Whoever saw the movie, Who Killed the Electric Car? will have a tough time understanding why GM “killed” the car.
However, Jeff McIntire-Strasburg on Sustainblog was one of the bloggers who were invited to GM recently to check out the Volt, the new electric car from GM. I specifically want to quote from what GM CEO Rick Waggoner said about E-Flex.
What exactly do we mean by E-Flex? Well, the “E” is no surprise – it stands for “electric,” because no matter how an E-Flex vehicle is configured, it will always be driven exclusively by electricity.
This is the major difference between E-Flex and hybrids. Hybrids can be driven by an internal combustion engine, or an electric drive, or both systems simultaneously. E-Flex vehicles will always be driven by electricity.
What about the second half of the name? Well, that’s the really interesting part of all this. E-Flex is “flexible” because the electricity it uses to drive the vehicle can come from a wide range of fuel sources. It can come from a hydrogen fuel cell; it can be generated by a small motor running on ethanol or bio-diesel or synthetic fuel; or it can come from the power grid, and be stored in a battery. And, when the electricity comes from the grid, it can be generated by natural gas, coal, nuclear power, wind, hydroelectric, and so on.
In short, E-Flex vehicles will enjoy one of the really outstanding benefits of electricity: the opportunity to diversify fuel sources for the vehicle.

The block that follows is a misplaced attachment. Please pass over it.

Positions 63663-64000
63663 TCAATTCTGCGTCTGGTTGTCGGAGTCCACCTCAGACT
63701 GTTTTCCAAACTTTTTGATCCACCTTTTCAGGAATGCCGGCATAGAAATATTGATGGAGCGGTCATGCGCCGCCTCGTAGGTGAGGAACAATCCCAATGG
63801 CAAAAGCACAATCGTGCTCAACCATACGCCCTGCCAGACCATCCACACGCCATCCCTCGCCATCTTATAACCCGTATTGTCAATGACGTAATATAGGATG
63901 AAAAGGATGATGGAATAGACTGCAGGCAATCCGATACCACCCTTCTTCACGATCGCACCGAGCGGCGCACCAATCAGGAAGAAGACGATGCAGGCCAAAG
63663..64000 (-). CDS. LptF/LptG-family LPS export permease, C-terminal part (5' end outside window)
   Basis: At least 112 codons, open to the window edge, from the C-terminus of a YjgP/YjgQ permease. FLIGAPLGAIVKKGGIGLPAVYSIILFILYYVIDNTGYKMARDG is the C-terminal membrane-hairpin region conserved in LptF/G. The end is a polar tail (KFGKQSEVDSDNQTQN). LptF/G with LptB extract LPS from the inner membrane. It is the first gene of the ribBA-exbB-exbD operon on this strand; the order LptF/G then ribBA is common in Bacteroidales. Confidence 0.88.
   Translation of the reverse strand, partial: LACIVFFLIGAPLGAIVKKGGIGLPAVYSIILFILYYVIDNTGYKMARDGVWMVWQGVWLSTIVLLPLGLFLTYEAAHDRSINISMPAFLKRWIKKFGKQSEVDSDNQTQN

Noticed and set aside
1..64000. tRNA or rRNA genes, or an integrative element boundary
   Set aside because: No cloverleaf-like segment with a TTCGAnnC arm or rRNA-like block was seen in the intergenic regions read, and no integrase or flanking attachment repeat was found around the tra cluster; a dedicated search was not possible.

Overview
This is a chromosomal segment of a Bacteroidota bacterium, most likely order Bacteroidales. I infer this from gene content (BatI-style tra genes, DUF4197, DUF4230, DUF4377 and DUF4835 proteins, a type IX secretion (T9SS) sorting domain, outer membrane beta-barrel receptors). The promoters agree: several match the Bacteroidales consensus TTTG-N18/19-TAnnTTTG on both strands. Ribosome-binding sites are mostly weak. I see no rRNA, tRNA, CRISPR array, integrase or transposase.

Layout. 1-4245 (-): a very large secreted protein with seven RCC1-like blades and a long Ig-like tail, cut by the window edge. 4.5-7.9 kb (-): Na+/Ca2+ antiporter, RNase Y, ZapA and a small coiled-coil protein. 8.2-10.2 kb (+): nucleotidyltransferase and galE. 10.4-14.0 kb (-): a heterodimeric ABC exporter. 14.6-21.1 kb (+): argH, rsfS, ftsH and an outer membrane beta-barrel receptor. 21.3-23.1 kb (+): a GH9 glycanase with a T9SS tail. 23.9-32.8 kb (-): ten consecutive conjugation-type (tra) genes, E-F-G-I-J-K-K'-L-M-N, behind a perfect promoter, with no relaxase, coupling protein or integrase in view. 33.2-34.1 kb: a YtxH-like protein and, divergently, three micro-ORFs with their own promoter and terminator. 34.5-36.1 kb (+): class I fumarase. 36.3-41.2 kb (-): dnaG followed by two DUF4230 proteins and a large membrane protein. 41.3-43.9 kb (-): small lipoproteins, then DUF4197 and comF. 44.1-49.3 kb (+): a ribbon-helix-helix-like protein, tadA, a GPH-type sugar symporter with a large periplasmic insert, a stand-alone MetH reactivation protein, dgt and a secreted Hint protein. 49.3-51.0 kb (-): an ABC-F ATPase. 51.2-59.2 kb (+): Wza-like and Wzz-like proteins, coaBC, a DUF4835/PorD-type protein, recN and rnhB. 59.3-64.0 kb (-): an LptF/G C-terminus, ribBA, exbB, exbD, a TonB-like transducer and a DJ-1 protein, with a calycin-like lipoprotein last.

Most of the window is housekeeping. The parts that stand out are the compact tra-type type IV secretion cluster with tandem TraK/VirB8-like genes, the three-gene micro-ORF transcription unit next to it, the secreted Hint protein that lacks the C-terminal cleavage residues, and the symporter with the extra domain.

E-Flex is also flexible because it offers flexibility around the globe. Europeans rely more on diesel fuel than North Americans, Brazil has gravitated to E-100 ethanol, and we see tremendous opportunities with bio-fuels here in the U.S. China, meanwhile, may well be the first country to develop a broad-based fuel cell infrastructure.
By setting up a propulsion system that allows us to power vehicles with any of these fuels, E-Flex provides us with a single elegant solution.
In short, E-Flex creates options. It’ll allow GM to leverage a range of electrically driven propulsion systems, as well as benefit from the inevitability and the promise of energy diversity.
I think this is an important strategic move by GM. Powering automobiles by electric technology is far more suitable than even a hybrid. In the end, diversity of electricity sources will make this a greener option.